Reproducible Builds Joins Conservancy

Receives $300,000 Donation from Handshake

November 8, 2018

We are very excited to announce the Reproducible Builds project as our newest member project. Reproducible builds is a set of software development practices that create an independently-verifiable path from the source code to the binary code used by computers. This ensures that the builds you are installing are exactly the ones you were expecting, which is critical for freedom, security and compatibility and exposes injections of backdoors introduced by compromising build servers or coercing developers to do so via political or violent means.

The Reproducible Builds project, which began as a project within the Debian community, joins our other adjacent work around this distribution, such as the Debian Copyright Aggregation Project. Reproducible Builds is also critical to Conservancy's own compliance work: a build that cannot be verified may contain code that triggers different license compliance responsibilities than those which the recipient is expecting. Unaccounted-for code makes it hard for anyone who distributes software to guarantee that they are doing so responsibly and with care for those who receive the software.

The Reproducible Builds project is already working with many crucial and well-known free software projects such as Coreboot (also a Conservancy project!), OpenSUSE OpenWrt, Tails, GNU Guix,, FreeBSD, Arch Linux and Tor. In the past, the Core Infrastructure Initiative generously funded work on the project but has since this ceased. The work has continued in the meantime thanks to the contributions of volunteers. As Reproducible Builds joins Conservancy, it is also receiving a donation of $300,000 from the Handshake Foundation which will propel the project's efforts to ensure the future health and usability of free software.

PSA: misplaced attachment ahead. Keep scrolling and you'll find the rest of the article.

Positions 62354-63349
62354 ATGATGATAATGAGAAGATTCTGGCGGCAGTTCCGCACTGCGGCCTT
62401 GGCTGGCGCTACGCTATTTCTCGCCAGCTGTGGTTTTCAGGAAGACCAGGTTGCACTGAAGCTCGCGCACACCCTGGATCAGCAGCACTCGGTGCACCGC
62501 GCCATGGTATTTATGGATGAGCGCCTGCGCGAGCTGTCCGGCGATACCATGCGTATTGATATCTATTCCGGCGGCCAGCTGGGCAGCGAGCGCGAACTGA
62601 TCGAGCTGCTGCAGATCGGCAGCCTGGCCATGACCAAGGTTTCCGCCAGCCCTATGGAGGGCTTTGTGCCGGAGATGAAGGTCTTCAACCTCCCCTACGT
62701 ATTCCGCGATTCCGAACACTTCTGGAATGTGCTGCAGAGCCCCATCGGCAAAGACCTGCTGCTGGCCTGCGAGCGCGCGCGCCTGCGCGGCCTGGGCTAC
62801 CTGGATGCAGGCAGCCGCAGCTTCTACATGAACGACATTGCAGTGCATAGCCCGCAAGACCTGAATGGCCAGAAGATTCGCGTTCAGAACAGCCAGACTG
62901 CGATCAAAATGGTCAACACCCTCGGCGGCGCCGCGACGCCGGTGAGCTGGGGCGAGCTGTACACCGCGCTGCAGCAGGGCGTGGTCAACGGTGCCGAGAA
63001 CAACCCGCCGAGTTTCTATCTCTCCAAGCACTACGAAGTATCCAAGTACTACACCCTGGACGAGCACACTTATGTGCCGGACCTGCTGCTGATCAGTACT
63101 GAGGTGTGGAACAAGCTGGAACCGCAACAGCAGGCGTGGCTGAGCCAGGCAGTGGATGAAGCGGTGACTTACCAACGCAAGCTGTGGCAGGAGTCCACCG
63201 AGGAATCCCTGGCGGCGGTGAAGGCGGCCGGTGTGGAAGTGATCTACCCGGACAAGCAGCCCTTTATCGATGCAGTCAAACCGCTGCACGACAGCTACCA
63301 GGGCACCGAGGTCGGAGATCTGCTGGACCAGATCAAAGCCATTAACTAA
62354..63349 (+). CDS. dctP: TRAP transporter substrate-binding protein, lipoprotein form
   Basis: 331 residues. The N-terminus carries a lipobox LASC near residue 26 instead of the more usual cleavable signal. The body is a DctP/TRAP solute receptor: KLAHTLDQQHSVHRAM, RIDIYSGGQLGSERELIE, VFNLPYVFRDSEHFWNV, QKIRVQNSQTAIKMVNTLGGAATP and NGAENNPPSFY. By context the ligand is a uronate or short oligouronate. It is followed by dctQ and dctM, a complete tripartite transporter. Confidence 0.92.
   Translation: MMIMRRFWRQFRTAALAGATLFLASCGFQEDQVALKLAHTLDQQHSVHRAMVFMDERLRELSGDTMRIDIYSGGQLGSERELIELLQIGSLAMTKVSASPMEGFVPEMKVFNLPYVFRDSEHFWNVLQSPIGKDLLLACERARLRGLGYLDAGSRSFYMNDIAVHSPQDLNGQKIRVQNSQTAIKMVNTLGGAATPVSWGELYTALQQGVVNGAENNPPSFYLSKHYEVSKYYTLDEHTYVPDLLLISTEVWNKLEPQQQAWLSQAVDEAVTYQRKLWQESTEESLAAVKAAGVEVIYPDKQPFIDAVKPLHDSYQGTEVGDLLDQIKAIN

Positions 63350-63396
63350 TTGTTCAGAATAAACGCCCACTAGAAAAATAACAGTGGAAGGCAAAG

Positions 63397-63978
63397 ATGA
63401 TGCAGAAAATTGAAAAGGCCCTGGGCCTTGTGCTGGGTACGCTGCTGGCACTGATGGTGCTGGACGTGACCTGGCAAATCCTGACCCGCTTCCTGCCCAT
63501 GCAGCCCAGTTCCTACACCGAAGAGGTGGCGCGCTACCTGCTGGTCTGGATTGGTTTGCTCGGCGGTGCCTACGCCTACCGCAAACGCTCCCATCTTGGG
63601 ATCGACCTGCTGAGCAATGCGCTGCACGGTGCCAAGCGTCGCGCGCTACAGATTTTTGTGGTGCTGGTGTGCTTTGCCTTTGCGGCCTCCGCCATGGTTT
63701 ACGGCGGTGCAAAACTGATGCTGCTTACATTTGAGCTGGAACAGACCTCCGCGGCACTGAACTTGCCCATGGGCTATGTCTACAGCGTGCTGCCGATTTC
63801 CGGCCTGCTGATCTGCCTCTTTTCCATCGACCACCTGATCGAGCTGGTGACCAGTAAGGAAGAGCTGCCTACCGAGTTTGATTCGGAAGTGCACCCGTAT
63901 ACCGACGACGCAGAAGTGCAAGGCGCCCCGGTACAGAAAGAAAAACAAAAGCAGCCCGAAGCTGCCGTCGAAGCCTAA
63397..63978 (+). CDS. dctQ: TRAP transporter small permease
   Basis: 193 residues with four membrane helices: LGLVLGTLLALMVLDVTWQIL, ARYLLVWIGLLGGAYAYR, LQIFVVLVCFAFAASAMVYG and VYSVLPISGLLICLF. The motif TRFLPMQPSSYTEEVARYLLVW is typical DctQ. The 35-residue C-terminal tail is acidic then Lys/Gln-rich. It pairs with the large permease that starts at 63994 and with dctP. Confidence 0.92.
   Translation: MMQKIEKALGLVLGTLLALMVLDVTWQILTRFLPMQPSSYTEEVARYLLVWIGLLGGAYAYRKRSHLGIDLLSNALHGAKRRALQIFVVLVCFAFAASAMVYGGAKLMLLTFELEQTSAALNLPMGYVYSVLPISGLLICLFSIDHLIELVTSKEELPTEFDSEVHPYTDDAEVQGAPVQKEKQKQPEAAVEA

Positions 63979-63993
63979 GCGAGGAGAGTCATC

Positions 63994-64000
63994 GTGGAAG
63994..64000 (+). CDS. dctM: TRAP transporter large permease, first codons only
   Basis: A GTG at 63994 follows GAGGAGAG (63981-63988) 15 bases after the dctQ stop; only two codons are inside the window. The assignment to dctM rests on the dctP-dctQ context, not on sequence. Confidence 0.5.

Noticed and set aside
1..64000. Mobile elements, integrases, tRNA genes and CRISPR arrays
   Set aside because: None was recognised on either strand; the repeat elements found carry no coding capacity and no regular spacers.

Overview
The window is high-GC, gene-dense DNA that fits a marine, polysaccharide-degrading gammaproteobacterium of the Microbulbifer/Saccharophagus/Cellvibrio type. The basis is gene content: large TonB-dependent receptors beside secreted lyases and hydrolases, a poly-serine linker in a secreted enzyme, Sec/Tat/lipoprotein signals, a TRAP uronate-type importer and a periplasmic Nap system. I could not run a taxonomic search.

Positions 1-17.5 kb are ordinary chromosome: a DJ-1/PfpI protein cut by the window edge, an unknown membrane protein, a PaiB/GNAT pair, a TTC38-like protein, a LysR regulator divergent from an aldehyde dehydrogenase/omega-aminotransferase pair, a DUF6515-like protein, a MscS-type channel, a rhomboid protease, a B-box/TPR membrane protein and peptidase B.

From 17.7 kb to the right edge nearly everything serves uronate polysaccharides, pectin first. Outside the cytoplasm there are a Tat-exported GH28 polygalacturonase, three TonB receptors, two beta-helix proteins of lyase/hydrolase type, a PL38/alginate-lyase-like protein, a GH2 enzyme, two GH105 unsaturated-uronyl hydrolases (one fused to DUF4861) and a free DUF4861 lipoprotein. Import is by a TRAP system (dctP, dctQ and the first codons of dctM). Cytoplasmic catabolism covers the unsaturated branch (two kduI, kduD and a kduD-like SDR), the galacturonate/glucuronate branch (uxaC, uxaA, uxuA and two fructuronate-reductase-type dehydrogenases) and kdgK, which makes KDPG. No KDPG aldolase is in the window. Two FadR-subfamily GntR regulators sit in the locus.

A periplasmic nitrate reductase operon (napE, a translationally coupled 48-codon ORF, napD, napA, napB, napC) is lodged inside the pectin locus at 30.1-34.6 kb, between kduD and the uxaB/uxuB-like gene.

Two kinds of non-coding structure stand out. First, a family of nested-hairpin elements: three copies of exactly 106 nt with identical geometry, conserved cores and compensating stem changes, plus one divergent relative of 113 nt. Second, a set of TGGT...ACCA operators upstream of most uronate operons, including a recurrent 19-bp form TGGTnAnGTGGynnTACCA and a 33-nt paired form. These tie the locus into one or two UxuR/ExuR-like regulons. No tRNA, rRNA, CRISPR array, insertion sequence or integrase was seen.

Karen Sandler, Executive Director of the Software Freedom Conservancy, says, "The work being done at Reproducible Builds is critical for both the trust and long-term sustainability of free software projects. We're proud to be able to support the project behind this set of practices which we hope will eventually be adopted by the wider free software community."

Holger Levsen, who will chair the project's Steering Committee, along with Bdale Garbee, Allen Gunn, Mattia Rizzolo, Keith Packard, and Stefano Zacchiroli, says, "I'm very happy that Reproducible Builds has become a Conservancy project and am much looking forward to see the results of this cooperation and the long term effects on the free software ecosystem. Reproducible Builds is on a long term mission to change the way Free Software is distributed and used and I'm glad we have a strong partner who shares our vision and has ties into the wider community."

Chris Lamb, the current Debian Project Leader and long-time contributor to the Reproducible Builds effort, references freedom #2 of the Free Software Foundation's Four Freedoms when talking about the importance of trust when sharing software: "Are you really helping your neighbour if you distribute trojanned or otherwise compromised software?"

Conservancy, a public charity focused on ethical technology, is home to over fifty member projects dedicated to developing and promoting free and open source software. Conservancy acts as a corporate umbrella, allowing member projects to operate as non-profit initiatives without having to manage their own corporate structure and administrative services.

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